• Review the facility’s procedures for conducting hazard assessments and protocols for use of personal protective equipment (PPE);

  • Conduct a limited records review of the employer’s respiratory protection program (e.g., written respiratory protection program and fit tests, medical evaluations, and training records for interviewed employees); and

  • Perform a limited, focused walkaround of areas designated for COVID-19 patient treatment or handling (common areas, walkways, and vacant treatment areas where patients have been or will be treated), including performing employee interviews to determine compliance.

The walkaround portion of inspections under this initiative should be more limited than a usual OSHA inspection – limited in scope and focused on areas of potential non-compliance related to COVID-19. However, once OSHA is at a facility, it should be assumed that any alleged violation in plain sight could be the subject of a citation.

Applicable OSHA Requirements

Two years into the pandemic, it should be understood that several OSHA standards may apply to COVID-19-related hazards. In addition to the General Duty Clause, OSHA provided the following list of general industry standards applicable to infectious diseases, such as COVID-19, including the following:

  • 29 CFR Part § 1904, Recording and Reporting Occupational Injuries and Illness

  • 29 CFR § 1910.132, General Requirements-Personal Protective Equipment

  • 29 CFR § 1910.134, Respiratory Protection

  • 29 CFR § 1910.1020, Access to Employee Exposure and Medical Records

  • 29 CFR § 1910.502(q)(2)(ii) and (q)(3)(ii)-(iv), Healthcare ETS COVID-19 Recordkeeping

  • 29 CFR § 1910.502(r), Healthcare ETS COVID-19 Reporting

Preparing for an Inspection

If your facility falls within one of the NAICS codes listed above, it is important to be more prepared than usual for an OSHA inspection over the next few months. In addition to confirming that your COVID-19 protocols, policies, and procedures are in place, effective, and being complied with, it is also important to dust-off your facilities plan for an unannounced onsite inspection. This includes knowing who will greet the OSHA inspector, who can or should accompany the inspector on a walkaround, who will take notes and document the inspection, and who will be in charge of responding and providing documents to the inspector, among many other considerations. OSHA inspectors can show up with little or no warning, so having a plan in place ahead of time that will provide OSHA with a good first impression and best protect your facility is invaluable.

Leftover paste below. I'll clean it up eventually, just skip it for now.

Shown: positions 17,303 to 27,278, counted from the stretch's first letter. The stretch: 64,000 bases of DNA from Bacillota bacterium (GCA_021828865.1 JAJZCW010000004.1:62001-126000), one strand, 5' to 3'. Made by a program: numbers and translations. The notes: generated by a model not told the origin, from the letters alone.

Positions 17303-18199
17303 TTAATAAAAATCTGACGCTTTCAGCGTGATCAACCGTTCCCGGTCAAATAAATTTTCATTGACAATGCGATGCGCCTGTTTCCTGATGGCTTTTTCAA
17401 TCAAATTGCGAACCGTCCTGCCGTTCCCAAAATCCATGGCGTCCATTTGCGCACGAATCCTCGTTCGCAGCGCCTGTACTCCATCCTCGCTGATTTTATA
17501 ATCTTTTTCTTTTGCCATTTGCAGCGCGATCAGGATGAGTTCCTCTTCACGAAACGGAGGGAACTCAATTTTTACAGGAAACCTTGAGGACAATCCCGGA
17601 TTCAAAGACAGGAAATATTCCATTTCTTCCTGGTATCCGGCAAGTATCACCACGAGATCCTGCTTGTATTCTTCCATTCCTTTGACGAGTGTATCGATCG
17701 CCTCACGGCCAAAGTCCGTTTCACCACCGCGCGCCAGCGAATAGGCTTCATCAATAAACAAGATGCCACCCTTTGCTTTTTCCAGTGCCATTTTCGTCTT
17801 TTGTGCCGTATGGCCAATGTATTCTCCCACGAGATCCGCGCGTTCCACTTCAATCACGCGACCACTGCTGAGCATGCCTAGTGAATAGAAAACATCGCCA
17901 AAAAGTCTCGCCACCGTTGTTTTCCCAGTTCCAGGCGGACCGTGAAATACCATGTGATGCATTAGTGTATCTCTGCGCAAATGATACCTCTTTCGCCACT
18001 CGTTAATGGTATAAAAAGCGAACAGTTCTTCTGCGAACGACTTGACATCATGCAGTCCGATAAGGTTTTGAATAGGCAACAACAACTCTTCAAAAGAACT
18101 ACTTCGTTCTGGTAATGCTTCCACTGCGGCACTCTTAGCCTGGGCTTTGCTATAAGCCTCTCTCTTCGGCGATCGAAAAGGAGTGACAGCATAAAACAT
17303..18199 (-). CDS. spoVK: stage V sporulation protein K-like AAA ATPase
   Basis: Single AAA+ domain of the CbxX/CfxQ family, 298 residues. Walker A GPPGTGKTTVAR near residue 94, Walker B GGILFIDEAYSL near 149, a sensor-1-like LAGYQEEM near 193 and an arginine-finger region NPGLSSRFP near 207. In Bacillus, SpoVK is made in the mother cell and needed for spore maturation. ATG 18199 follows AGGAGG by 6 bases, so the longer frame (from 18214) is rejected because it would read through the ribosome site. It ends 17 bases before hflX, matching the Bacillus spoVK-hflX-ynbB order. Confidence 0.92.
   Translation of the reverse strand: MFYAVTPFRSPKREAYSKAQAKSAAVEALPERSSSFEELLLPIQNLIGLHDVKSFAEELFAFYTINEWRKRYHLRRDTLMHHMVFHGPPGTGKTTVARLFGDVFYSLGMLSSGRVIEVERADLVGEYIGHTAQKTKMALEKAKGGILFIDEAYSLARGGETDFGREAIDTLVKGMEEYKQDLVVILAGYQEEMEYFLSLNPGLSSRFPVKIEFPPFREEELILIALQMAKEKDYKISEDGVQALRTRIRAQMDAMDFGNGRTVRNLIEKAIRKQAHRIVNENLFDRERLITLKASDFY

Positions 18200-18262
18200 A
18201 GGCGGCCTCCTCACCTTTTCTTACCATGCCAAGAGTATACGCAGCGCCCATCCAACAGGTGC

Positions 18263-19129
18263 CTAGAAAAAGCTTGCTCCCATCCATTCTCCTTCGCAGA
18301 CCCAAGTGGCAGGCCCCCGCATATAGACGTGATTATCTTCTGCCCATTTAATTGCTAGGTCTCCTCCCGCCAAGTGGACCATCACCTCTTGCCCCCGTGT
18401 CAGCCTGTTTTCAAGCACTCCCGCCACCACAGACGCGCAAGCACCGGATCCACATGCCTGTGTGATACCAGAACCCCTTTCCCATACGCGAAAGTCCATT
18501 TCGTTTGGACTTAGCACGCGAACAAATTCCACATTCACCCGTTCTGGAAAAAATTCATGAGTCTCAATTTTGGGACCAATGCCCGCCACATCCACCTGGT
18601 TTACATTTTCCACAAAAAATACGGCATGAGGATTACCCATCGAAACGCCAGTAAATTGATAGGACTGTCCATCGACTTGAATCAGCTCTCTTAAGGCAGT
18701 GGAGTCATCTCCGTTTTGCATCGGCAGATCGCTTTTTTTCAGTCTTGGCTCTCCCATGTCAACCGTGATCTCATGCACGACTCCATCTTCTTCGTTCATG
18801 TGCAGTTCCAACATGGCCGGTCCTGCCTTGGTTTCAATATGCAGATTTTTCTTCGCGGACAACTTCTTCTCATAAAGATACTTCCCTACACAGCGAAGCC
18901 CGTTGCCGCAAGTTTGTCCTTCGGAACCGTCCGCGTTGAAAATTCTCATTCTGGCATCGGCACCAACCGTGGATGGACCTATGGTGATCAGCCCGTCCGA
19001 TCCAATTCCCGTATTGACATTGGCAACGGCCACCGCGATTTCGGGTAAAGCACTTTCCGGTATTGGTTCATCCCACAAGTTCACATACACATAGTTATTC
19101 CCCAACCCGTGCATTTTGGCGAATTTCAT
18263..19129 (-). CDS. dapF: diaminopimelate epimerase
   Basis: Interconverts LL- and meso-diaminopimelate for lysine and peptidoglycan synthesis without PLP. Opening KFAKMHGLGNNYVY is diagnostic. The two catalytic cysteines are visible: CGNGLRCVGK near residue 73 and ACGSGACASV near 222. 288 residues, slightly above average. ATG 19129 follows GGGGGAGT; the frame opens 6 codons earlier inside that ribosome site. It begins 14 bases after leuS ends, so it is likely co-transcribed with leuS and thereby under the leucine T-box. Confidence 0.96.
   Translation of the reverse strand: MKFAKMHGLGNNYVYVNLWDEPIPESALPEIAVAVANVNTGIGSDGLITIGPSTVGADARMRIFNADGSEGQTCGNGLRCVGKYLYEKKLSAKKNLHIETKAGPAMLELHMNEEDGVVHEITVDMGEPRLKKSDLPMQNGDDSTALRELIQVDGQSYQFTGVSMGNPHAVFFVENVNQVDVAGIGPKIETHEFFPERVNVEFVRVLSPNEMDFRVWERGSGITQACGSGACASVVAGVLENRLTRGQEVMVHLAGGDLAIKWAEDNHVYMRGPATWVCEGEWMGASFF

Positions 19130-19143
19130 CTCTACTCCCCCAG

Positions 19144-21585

Copyright © 2022 Robinson & Cole LLP. All rights reserved.National Law Review, Volume XII, Number 69
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About this Author

Jonathan Schaefer, Robinson Cole Law Firm, Environmental Law Attorney, Hartford
Counsel

Jonathan Schaefer, a member of the firm’s Environmental, Energy + Telecommunications Group, focuses his practice on environmental compliance counseling, permitting, site remediation, occupational health and safety, energy regulatory compliance and siting, and litigation related to federal and state regulatory programs. His experiences enable him to work effectively with experts and legal counsel to help clients minimize risk and solve compliance, enforcement, transactional, and regulatory matters.

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Megan Baroni Environmental attorney Robinson Cole
Partner

Megan Baroni has extensive experience counseling clients on a wide variety of environmental, health, and safety issues. She frequently represents manufacturers and distributors and is a contributing author to the firm's Manufacturing Law Blog, focusing on environmental, health, and safety trends that will impact the industry.
 
Environmental Compliance & Dispute Resolution 
Megan is a trusted advisor on complex environmental compliance issues, including the investigation, remediation, and redevelopment of contaminated properties;...